Geohelminths: public health significance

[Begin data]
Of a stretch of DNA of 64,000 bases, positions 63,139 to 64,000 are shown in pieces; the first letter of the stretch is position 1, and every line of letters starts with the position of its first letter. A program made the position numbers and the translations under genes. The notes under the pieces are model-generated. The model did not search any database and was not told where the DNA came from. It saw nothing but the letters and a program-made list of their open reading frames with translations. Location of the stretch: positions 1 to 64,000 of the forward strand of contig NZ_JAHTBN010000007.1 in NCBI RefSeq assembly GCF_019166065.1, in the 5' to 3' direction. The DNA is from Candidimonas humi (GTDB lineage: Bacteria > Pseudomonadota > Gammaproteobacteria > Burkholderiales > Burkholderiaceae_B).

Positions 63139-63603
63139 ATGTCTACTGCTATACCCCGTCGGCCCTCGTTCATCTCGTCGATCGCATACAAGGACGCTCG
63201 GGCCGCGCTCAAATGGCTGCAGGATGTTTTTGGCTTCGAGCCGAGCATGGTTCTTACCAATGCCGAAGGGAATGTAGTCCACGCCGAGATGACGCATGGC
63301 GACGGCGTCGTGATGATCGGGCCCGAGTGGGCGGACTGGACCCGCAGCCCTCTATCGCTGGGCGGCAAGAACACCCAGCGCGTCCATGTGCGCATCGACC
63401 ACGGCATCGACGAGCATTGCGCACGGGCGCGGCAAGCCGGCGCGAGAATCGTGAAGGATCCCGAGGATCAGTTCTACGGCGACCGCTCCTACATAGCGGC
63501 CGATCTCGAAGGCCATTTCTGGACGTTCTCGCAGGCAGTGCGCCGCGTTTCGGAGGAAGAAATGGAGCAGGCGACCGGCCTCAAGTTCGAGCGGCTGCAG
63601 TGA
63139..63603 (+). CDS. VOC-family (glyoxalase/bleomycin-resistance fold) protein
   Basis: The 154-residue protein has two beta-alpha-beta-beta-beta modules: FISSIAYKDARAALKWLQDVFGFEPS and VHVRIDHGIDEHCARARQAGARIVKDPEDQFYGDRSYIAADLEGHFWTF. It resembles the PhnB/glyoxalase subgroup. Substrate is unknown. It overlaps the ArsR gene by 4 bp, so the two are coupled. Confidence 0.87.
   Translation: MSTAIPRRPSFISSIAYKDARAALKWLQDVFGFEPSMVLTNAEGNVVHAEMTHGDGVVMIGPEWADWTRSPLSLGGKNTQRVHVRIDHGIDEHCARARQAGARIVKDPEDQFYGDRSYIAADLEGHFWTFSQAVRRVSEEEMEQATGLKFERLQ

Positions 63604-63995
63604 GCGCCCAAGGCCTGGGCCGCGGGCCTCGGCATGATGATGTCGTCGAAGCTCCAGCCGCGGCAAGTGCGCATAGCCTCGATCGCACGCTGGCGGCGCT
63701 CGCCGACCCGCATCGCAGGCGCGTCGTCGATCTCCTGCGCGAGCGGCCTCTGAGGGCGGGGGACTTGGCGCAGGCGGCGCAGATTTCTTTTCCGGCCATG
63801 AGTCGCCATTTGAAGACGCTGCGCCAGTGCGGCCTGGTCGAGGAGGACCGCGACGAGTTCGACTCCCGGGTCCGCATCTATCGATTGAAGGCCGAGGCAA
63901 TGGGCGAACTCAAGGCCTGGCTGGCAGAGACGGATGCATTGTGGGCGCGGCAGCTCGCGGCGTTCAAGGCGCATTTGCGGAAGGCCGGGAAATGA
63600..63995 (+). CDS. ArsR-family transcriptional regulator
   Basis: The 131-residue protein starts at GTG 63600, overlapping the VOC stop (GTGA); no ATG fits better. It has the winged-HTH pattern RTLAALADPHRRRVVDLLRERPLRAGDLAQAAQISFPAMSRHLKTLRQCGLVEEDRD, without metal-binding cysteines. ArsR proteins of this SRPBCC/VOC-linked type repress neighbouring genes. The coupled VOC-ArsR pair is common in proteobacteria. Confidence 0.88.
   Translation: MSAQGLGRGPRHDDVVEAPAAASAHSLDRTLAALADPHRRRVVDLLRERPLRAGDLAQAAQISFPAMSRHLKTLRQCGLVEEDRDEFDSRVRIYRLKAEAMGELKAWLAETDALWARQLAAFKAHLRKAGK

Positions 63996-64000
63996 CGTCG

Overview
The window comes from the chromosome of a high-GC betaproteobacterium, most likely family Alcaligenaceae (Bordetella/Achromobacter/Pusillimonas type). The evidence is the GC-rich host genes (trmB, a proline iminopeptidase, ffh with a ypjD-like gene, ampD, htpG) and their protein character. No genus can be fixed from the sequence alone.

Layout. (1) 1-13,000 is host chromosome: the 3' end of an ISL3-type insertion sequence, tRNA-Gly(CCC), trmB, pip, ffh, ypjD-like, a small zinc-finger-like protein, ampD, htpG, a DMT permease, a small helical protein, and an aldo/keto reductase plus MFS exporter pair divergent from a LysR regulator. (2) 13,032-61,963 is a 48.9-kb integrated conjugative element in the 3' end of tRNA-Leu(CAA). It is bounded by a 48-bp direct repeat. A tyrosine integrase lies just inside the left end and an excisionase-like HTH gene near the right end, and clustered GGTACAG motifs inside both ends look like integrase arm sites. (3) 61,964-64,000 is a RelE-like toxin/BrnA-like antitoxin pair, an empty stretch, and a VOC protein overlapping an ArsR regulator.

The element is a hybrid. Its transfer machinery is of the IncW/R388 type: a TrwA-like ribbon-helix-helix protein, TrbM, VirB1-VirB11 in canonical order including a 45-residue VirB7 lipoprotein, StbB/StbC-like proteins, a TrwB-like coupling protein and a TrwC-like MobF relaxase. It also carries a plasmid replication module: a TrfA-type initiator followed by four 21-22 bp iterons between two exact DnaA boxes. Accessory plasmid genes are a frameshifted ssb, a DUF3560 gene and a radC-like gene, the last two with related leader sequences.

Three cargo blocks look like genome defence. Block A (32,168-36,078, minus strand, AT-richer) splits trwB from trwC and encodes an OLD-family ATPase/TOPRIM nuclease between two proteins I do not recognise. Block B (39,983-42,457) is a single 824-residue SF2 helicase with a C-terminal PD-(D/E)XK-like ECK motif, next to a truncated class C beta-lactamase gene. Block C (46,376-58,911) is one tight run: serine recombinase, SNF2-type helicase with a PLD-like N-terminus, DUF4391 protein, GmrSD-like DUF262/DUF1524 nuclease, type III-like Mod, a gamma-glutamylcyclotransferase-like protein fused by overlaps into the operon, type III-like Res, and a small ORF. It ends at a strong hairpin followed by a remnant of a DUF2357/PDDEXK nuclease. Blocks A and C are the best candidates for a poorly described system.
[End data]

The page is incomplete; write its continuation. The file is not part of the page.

The worldwide prevalence of geohelminths and their unique place in evolutionary biology have attracted research focus. These major soil-transmitted intestinal nematodes that cause human diseases are the nematode roundworm (Ascaris lumbricoides), the whipworm (Trichuris trichiura) and the two hookworms (Ancylostoma duodenale and Necator americanus), often collectively referred as geohelminths. Studies of geohelminthiasis in poorly nourished children in developing regions report that geohelminths contribute to stunted growth and cognitive impairment. Insights into immunology have shed light on the modulatory role of the parasite on the host immune system and have defined the role of T cells in controlling geohelminthic infection. Recent molecular biological techniques have created an opportunity to analyse the interaction between parasites and their hosts at the molecular level. This paper is a review of the recent literature that examined the prevalence of geohelminthiasis in developing countries, the association between geohelminths in relation to public health, parasitological/diagnostic features, and therapeutic and preventive aspects of these major soil-transmitted helminth (STH) pathogens in humans.
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